March 14, 2004

Reflections on the Vote in Spain

Shortly after the Thursday's terrorist attack on Spain, a friend, who quickly jumped to the conclusion (which appears not at all unfounded), emailed to say,

Now that these idiots have done serious damage in Europe, one of the last bastions of chin-stroking, thumb-sucking, extremist-tolerating namby-pambyism, they're gonna get chased down over there, too. It's like they bite the hand that feeds them.

It appears, as Andrew Sullivan ably explains, that chin-stroking, thumb-sucking, extremist-tolerating namby-pambyism may have prevailed, to the detrimant of the war on terror. I should note that Meryl Yourish, in a very sensible post, cautions us to be a little more optimistic.

A while back, Jim Hoagland wrote a column in the Washington Post, contrasting the European approach to terror with the American version. I found its implications particularly chilling:

One sense of what security means in the age of terror arrived via the self-confident words of a senior French official during a recent chat in Paris: "We know where to find 90 percent of the people who are threats in this country. We can and do track them."

Later that day, a French woman who is a lawyer told me of having been stopped for an identity check while driving in Paris a week before:

"There were twin messages in the intrusive grilling I got. One was that the police have a free hand today in France. The other was meant to be reassuring. If we are treating you like this in an upscale quarter of Paris, think about what we are doing in the Arab ghettos that you fear."

"...the police have a free hand today in France." That's a relatively chilling thought -- I can't imagine the hue and cry that would emerge were a U.S. politician to announce that the police will have a free hand to go after terrorists.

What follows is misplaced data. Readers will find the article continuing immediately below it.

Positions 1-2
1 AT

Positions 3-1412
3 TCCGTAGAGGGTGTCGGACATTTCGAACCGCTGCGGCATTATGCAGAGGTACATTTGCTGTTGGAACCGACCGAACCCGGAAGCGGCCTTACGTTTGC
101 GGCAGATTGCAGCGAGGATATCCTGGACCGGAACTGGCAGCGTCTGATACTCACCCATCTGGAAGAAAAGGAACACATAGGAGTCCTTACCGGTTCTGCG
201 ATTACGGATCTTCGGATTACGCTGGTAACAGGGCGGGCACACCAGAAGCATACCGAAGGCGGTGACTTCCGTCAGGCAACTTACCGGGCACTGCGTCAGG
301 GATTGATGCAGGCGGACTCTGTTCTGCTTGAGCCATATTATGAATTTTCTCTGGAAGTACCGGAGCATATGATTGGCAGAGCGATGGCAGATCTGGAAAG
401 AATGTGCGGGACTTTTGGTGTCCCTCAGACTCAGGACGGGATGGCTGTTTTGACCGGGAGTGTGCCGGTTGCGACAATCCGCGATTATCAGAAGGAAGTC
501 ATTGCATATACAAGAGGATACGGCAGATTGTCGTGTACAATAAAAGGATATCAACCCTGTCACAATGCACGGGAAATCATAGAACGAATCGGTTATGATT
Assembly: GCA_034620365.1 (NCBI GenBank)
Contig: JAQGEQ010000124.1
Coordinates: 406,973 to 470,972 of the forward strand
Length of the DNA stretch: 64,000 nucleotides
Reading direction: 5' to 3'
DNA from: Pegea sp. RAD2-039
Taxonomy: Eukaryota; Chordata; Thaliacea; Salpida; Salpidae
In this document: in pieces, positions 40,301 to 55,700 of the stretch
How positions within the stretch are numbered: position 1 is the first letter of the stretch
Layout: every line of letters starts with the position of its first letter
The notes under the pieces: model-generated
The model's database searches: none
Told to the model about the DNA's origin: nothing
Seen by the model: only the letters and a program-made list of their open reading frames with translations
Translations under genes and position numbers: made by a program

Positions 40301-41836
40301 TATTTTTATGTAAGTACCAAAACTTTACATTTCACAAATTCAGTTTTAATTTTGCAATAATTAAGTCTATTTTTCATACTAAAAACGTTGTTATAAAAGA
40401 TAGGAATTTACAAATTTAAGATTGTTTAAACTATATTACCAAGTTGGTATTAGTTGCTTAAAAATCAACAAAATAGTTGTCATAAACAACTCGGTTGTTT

Will Spain adopt the French model, which seems to be based on doing little to ruffle the feathers of totalitarian regimes abroad while cracking down on Muslims at home? I don't know, but I can't figure out how else to interpret the remarks of incoming prime minister Jose Luis Rodriguez Zapatero, who promised to withdraw Spanish troops from Iraq but also said, "My most immediate priority will be to fight terrorism." Presumably, that means fighting it at home.

Will the French model work? Beats me, but I'm not optimistic, and I'm not sure I'd be thrilled with the notion that ten percent of the people who are threats are unidentified, or, for that matter, that the other 90 percent are on the loose.

Posted by Ideofact at March 14, 2004 11:49 PM
Comments

I don't understand what the big deal is about the Spanish elections. If you read the blogosphere, it seems like Spain was just conquered by Al-Qaeda.

There was an election there 3 days after a major terrorist attack. Of course, the 200 dead and 1500 injured was going to affect the perceptions of some people. Imagine a US election on Sept 14, 2001. Do you expect the polls on Sept 10 to have held true in that hypothetical election?

So the Socialist Party was against the Iraq war. So were 90% of the public and the people in almost every country in the world.

So the Spanish PM-elect wants to withdraw his troops from Iraq. There are only one thousand something Spanish troops there in any case. And I thought June 30 was the date for the US handing over Iraqi sovereignty.

And a lot of people dispute, quite credibly, that the Iraq war had nothing to do with the war on terror.

Posted by: Zack at March 15, 2004 02:21 PM

All good points Zack. I agree with you completely.

I am no expert on Spain, but I find it pretty insulting that all the "war bloggers" here are saying "We're all Spaniards" one day and then when the Spainish people (who always opposed the war in Iraq) decide to vote for a party that alos opposed the war in Iraq are namby pamby terrorist lovers and cowards.

The vast majority of the people in Spain oppose terrorism and opposed the war in Iraq. This is also true for the vast majority of people in the world. It is ridiculous that the right wing here in the US has decided that one has to agree with all of their policies including those involving the war in Iraq or they are not serious about terrorism.